Why is Harvard launching this program now? 

The advances in biotechnology over the past decade have been astounding. These new innovations have led to new therapeutics that will involve social, business, and political implications. Currently, there really isn’t a systematic way to train leaders in this field. Furthermore, these advances raise a host of ethical issues in terms of diseases targeted, types of therapies, and accessibility. Given the rich experience of translational science in the Harvard system (Cambridge, Longwood, and the affiliated hospitals), and the deep knowledge of biotech leadership at Harvard Business School, the university is in a unique position to take the lead in this training.

What types of individuals are you looking for?

We are looking for the next leaders who wish to think deeply about challenges at the intersection of biotech, pharma, and business. Students should also love to tackle big questions, analyze data critically, and devise creative solutions. Most students will have an undergraduate degree in the life sciences or another STEM field, or extensive biotech experience.

Is there a competitive advantage to pursuing a degree program like this in Boston?

Absolutely – there is no better place. Boston is the epicenter for biotech and pharma. Large companies have a major footprint here, and there is extensive experience in the faculty of bench-to-bedside approaches. The breadth of research in the scientific community, plus HBS’s wealth of experience in developing business leaders, make the perfect combination of resources for students studying here.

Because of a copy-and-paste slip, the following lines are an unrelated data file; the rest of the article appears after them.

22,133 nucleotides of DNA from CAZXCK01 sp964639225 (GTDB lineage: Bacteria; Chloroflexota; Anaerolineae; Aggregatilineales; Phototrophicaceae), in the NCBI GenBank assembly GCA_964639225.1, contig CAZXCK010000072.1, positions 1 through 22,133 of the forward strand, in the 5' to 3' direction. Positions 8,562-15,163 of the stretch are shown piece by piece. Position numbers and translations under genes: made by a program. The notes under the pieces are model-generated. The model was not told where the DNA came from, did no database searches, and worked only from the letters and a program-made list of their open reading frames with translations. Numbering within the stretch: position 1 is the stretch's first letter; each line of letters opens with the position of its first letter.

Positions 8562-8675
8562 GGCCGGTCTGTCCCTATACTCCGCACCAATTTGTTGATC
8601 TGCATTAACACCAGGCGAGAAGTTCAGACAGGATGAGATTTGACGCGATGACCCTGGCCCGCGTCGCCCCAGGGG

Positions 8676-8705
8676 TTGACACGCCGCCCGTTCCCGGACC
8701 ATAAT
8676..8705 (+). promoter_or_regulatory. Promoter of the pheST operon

We expect that many graduates will go on to senior leadership positions in biotech, pharma, and venture capital companies, as well as in NGOs, policy, and regulatory affairs. We aspire to train a cadre of leaders prepared to deal with the broadest issues at the interface of biology and society. In the curriculum, there will be a particular emphasis on medical problems in currently underserved populations, as part of bringing neglected diseases to the forefront for future discovery and development. Furthermore, there will be sessions explicitly devoted to discussion of ethical issues, especially concerning the implications of new therapies. As a result, graduates will make their decisions grounded in a solid science, business, and ethical framework.

Why did you want to become involved in this joint degree porgram?

I’m passionate about education, and so I take teaching and mentoring extremely seriously. I’ve been lucky to have the opportunity to start and run undergraduate, graduate, and medical programs and courses. This new program allows us to develop a novel curriculum with a goal to change society for the better. It is unique in its interdisciplinary approach. We are adopting this model of ‘ethical entrepreneurship’ by not just having an occasional discussion here and there, but really making the science, business, and ethics a coherent blend in the curriculum. I am excited to be part of this. 

It has been an absolute pleasure to collaborate with HBS colleagues. Everyone, staff and faculty alike, has been amazing. I’ve worked a lot with Mark and Doug in the past, and so I jump at any chance I can to be part of a team with them. I especially look forward to working more closely with Amitabh, who is wonderful and has already taught me so much. I am excited to meet and engage with our students; this first cohort can’t come quickly enough.

What advice do you have for potential applicants?

To the applicants, I’d enthusiastically say that we are excited to get to know you! This program is designed to provide you with the skill sets and mentorship to succeed as a leader in this field regardless of your future career. Whether you wish to be part of senior management in biotech, pharma, or venture capital, or work more in the government policy sector, you will receive exceptional training from our faculty. We would be delighted to have you here!